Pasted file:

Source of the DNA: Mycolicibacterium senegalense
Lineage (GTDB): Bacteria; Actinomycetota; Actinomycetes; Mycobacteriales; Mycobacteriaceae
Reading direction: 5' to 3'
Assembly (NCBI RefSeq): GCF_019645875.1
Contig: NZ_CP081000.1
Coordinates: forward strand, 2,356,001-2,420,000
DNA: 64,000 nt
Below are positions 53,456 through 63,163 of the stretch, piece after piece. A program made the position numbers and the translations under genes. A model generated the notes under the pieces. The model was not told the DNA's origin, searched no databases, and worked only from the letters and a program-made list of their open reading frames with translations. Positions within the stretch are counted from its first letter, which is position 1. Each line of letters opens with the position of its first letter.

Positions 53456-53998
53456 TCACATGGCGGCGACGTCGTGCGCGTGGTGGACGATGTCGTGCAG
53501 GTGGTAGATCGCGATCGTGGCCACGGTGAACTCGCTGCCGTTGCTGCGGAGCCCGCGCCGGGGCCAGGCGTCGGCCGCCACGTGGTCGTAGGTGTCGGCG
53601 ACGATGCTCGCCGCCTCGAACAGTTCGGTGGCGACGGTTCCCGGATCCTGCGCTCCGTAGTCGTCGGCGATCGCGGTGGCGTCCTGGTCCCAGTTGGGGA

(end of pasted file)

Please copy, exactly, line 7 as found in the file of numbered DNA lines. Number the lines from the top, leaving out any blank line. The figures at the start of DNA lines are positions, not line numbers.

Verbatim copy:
DNA: 64,000 nt